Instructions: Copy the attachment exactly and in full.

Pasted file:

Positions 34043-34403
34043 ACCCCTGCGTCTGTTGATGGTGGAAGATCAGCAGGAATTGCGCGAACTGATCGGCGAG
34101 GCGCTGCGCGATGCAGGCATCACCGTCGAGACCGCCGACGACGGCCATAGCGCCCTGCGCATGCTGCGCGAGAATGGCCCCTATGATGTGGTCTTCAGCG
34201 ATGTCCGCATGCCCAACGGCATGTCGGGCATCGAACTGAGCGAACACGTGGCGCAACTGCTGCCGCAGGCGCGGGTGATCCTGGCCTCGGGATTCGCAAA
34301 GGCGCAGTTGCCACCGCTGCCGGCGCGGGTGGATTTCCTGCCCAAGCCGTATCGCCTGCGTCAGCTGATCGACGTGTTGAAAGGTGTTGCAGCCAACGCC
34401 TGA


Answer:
Positions 34043-34403
34043 ACCCCTGCGTCTGTTGATGGTGGAAGATCAGCAGGAATTGCGCGAACTGATCGGCGAG
34101 GCGCTGCGCGATGCAGGCATCACCGTCGAGACCGCCGACGACGGCCATAGCGCCCTGCGCATGCTGCGCGAGAATGGCCCCTATGATGTGGTCTTCAGCG
34201 ATGTCCGCATGCCCAACGGCATGTCGGGCATCGAACTGAGCGAACACGTGGCGCAACTGCTGCCGCAGGCGCGGGTGATCCTGGCCTCGGGATTCGCAAA
34301 GGCGCAGTTGCCACCGCTGCCGGCGCGGGTGGATTTCCTGCCCAAGCCGTATCGCCTGCGTCAGCTGATCGACGTGTTGAAAGGTGTTGCAGCCAACGCC
34401 TGA